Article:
The college application and admissions process is no exception. What once was a pen and paper task is now completed online.
1. Technology has changed the application process itself.
No longer do students sit at a desk with an application and a pencil. Applications are completed online, even allowing a student to apply to more than one college at one sitting. Last year alone, more than 813,000 students used the Common App (source). While this seems to be a time-saver, it does bring up some concerns and frustrations. Not every student has equal accessibility to a computer with Internet access, and, at least for the Common App, there were a lot of frustrated students trying to work through glitches last year (source).
With applications going online, and with competition for available spots increasing, students are applying to more and more colleges (source), yet another change that technology has brought.
2. Technology has changed the way students learn about specific colleges.
For years, students were limited in their access to information about schools. A student could learn about a school through a book or a pamphlet, through personal experiences of people they knew, and through college visits (for those who could afford the trip). Now, colleges are embracing technology and social media to help students get a glimpse of their school without leaving their home (source). Digital tours, Facebook pages, blogs, Instagram, Tweets–all of these can show a student what it's like to attend a specific school.
In addition to colleges providing information about their school, there are other online sources that can give students insight. CollegeBoard's Big Future is a free source that provides quick, visual information on individual schools and majors. U.S. News provides best college rankings and lists. Princeton Review College Recruiter helps students connect with schools and programs that would fit them. College Navigator allows students to research schools, compare them, and even gives a helpful spreadsheet. ECampusTours provides digital tours. Hop over to this resource page, and you'll see at least a dozen ways students can learn about schools through technology.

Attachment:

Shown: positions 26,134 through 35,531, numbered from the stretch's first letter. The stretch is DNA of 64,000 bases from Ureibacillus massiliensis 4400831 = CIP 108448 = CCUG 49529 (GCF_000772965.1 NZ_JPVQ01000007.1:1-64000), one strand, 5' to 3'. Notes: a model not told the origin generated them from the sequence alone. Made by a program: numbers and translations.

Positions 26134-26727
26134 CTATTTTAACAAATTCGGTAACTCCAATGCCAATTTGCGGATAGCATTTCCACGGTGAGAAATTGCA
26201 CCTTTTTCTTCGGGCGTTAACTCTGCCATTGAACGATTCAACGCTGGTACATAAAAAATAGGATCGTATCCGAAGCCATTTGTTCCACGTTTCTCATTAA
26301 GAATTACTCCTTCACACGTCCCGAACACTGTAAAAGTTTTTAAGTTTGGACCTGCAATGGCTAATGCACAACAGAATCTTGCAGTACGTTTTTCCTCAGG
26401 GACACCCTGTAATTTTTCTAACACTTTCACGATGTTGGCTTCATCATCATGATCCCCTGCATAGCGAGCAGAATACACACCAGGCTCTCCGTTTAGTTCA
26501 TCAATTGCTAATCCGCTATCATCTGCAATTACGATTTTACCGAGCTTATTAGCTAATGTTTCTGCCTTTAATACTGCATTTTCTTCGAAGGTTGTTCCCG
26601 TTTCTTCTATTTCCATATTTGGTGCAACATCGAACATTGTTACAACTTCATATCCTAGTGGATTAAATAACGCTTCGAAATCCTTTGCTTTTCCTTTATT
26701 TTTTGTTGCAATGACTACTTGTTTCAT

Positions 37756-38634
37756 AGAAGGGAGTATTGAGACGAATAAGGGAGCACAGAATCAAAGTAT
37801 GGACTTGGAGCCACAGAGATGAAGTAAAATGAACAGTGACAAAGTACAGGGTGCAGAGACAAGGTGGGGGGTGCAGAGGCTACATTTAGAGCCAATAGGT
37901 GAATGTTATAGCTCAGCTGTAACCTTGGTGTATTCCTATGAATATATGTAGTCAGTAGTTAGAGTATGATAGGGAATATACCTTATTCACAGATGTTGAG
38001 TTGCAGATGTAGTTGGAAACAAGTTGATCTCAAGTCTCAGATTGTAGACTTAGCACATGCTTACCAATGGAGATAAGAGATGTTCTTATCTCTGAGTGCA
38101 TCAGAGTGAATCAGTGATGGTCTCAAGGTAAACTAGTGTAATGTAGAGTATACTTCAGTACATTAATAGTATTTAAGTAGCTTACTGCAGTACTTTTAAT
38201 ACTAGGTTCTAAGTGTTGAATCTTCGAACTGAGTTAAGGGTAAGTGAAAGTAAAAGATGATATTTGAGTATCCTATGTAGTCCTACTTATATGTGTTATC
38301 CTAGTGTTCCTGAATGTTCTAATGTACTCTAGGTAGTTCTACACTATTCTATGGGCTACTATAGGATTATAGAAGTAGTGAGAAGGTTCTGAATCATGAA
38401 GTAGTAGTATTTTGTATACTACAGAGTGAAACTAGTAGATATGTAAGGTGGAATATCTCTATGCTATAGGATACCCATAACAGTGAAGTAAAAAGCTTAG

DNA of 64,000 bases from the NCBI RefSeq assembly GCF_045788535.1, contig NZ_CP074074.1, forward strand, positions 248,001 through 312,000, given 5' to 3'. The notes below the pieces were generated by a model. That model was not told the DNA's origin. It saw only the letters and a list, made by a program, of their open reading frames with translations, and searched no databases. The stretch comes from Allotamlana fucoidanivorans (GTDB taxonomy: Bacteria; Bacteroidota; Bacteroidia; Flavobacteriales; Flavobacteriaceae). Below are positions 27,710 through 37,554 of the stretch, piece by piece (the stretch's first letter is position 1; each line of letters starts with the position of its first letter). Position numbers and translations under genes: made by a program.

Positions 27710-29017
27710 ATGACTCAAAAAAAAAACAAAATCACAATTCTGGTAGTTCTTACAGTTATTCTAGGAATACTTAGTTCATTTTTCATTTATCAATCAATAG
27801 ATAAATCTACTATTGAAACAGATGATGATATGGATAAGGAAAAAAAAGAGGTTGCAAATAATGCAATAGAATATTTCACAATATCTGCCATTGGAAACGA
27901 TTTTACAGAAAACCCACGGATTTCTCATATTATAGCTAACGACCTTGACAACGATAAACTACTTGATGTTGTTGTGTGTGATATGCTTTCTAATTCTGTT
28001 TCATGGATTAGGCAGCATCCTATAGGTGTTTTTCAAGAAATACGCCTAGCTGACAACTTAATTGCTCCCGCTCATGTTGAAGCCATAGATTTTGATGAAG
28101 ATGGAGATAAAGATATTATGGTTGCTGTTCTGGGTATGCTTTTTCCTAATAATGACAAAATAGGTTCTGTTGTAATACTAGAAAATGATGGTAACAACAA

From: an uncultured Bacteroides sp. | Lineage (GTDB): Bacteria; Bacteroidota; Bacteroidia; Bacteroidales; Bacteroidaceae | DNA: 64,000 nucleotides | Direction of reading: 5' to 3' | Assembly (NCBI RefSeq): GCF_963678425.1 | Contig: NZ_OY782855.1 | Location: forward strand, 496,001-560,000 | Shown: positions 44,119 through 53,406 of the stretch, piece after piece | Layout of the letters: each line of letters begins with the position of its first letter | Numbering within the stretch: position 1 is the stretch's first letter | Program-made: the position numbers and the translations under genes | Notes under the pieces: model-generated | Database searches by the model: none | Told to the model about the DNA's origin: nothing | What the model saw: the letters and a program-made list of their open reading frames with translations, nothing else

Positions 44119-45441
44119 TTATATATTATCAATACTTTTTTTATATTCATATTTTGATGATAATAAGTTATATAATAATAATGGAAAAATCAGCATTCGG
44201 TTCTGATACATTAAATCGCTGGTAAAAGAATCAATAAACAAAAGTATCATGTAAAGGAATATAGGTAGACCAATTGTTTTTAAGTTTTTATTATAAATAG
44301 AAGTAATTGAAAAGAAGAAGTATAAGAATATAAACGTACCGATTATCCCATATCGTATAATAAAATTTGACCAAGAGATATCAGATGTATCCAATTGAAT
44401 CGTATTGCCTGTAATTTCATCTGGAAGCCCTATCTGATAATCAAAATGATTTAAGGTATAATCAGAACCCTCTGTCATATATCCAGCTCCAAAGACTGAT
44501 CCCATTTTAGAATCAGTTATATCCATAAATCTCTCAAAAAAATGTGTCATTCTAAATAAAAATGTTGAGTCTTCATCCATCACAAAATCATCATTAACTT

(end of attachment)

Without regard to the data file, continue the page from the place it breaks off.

3. Technology has changed how students choose a career or major.
Just like students can find online information about a school, so also can they find information about a career or major. Counselors can use paid subscriptions such as Career Dimensions with students or direct students to use free resources, such as the Explore Careers option at CollegeBoard's Big Future.
4. Technology has changed the way counselors assist students.
While there are still books readily available to help students choose a school or major, the majority of research and information is found online. Programs and software, both free and subscription-based, can be helpful tools for the college counselor, such as Guided Path/MyCCA and Naviance. These programs can help keep track of which schools students are interested in and have applied to, pull in ACT and SAT scores, and even provide career and major information.
5. Technology has changed the way people pay for college.
College is expensive, but in order to receive financial aid, you have to embrace technology. Parents must complete the FAFSA to determine financial aid. Students can search for and apply for scholarships online (Fastweb is a popular source), and helpful online sources such as FinAid! can break down the process more easily for students and parents.
6. Technology has changed the way students prepare for the SAT and ACT.
While students can still pick up the large SAT Prep book, many students are using online prep courses, whether a free or paid version, to get ready for the SAT or ACT. Princeton Review, CollegeBoard, Number2, and Khan Academy are just a sample of the online prep that's available. The ironic part is that the SAT and ACT are still pencil and paper tests, although my guess would be that will change in the coming years.
The college application and admissions process has indeed changed, and there is no going back. It is imperative that those involved in helping students get into college–parents, counselors, and the students themselves–learn as much as they can about online admissions. The good thing is that there are sources readily available to learn...so long as you have the technology to access them.